There have always been gamblers convinced they can beat the odds, and a good number of high-powered mathematical physicists have been involved in schemes to take down American casinos. Claude Shannon is a revered mathematical genius credited as the founder of Information Science that underlies modern computing. While a professor at the prestigious Massachusetts Institute of Technology in the early 1960s, he mentored a team of bright sparks who tried computer-assisted means to beat the odds in Las Vegas and Reno casinos, at both roulette and with baccarat. Some of these maths and physics students went on to become successful hedge fund managers, applying the same skills and obsessions with probabilities, though mostly with less risk of physical violence.
It’s not unusual for physicists to see the world differently to other people. Many of those who invented ways to beat the markets, by forecasting trends from what most would see as a chaos of information and price signals, had been eccentric outsiders since childhood. Doyne Farmer famously wore a teeshirt emblazoned “Eat the Rich” to a meeting setting up The Prediction Company that was destined to make him very rich and still operates. He had previously been working at the Los Alamos national nuclear laboratories.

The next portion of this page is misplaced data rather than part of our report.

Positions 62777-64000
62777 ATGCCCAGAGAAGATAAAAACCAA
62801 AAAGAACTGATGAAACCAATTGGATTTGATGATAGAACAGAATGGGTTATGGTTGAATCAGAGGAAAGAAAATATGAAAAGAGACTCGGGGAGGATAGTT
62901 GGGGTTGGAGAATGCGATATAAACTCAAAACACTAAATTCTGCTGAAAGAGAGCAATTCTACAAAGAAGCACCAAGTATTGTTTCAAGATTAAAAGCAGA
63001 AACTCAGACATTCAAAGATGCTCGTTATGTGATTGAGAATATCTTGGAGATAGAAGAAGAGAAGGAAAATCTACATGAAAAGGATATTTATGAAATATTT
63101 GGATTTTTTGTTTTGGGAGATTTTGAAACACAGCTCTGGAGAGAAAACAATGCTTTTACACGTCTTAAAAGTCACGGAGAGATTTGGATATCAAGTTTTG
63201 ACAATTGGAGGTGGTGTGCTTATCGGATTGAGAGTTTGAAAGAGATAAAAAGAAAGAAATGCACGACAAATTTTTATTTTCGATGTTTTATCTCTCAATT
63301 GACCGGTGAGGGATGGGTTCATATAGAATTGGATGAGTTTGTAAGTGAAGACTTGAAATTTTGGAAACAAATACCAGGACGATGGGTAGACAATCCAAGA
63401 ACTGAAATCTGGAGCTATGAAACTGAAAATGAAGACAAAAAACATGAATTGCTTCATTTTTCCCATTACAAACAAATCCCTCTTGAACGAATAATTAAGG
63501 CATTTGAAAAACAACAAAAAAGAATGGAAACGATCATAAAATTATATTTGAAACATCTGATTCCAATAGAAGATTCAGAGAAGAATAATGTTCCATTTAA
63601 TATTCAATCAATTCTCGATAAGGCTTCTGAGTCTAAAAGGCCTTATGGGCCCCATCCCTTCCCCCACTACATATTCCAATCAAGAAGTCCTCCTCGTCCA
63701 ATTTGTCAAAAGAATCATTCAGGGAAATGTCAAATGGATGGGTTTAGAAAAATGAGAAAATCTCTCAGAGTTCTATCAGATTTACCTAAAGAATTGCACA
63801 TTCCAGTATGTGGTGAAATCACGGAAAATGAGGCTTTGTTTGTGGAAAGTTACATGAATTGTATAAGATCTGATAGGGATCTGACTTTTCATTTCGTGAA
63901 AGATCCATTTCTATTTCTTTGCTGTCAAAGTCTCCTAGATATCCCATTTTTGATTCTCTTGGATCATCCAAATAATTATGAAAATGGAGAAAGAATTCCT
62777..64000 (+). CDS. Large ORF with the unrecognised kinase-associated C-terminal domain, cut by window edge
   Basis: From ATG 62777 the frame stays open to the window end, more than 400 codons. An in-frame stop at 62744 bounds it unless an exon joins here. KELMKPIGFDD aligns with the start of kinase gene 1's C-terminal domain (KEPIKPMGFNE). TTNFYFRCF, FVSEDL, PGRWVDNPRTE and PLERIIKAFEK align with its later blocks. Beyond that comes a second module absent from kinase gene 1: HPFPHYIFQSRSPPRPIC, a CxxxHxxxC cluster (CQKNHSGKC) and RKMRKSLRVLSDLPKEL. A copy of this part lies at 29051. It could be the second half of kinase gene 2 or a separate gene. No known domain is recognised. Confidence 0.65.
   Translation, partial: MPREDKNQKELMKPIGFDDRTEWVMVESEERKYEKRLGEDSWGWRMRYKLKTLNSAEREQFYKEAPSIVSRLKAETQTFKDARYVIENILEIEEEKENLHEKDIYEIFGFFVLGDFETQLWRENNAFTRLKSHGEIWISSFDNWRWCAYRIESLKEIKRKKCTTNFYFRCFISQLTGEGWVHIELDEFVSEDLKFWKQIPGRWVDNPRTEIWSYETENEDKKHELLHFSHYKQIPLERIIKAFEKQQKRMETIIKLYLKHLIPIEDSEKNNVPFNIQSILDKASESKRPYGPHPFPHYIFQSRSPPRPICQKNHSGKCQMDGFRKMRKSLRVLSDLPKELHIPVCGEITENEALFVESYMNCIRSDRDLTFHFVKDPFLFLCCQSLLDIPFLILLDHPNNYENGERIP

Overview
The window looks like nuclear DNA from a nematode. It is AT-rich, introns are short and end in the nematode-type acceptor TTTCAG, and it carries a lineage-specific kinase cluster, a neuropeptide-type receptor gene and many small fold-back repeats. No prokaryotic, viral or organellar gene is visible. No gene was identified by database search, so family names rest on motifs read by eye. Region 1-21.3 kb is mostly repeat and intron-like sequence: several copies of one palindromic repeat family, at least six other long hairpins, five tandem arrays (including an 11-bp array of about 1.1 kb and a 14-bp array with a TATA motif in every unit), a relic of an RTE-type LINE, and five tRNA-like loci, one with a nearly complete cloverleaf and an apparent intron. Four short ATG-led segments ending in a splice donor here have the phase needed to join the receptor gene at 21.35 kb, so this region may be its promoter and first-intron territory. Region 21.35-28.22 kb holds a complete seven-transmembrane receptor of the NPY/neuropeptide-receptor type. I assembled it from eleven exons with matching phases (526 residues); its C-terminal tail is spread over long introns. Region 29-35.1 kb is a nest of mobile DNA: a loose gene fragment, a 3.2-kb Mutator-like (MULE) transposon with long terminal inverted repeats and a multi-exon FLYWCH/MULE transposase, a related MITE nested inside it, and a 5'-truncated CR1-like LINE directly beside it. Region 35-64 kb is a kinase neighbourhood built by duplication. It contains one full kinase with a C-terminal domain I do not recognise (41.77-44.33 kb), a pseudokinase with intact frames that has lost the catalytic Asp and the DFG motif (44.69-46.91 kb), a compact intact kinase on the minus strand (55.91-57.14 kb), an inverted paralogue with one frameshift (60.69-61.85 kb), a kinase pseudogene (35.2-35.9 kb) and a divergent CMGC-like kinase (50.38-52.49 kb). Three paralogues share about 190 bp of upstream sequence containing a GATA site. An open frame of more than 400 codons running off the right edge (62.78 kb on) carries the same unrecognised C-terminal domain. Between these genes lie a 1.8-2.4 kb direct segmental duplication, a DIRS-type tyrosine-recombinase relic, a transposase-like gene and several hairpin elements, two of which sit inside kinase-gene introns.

The most successful of all crash predictors is another Frenchman, Didier Sornette, a brilliant physicist and expert in chaos theory in complex systems, whose greatest breakthrough came when he supervised, and married, a young geophysicist, Anne Sauron, who specialized in prediction of earthquakes. Together, they developed methods to analyse early symptoms of tremors in financial markets that could point, with extraordinary accuracy, to the timing of a future market crash.
Despite the brilliance of some of these individuals, and their ability to make money from prediction, none of that brilliance did anything to prevent the latest series of market crashes, US economic decline, and a global loss of faith in free markets as arbiters of economic value. The author notes this with puzzlement and concern, but does not make the connection that the entire science of financial speculation is justified on a fallacy.
We are told that hedge funds and derivatives trading serve a positive function by distributing risk – similar to insurance. While this is true, the Wall Street crash of 2008 showed clearly that derivatives also can multiply the amount of risk circulating in financial markets, to the point where all connection to real asset backing has been lost in a bubble of pure speculation. The net result may be that a few of the cleverest speculators extract vast wealth from the market, while most productive industries and individuals lose the savings they had accumulated through real economic activity.
I can appreciate this story as a kind of Wall Street Revenge of the Nerds, but admiration for their innovation and skill must be tempered by awareness that tens of millions of less favoured Americans lost most of their superannuation savings if not their houses, not to mention the legacy of continuing instability in the global economy.
Richard Thwaites is a helpless dependant on the chaos of financial markets.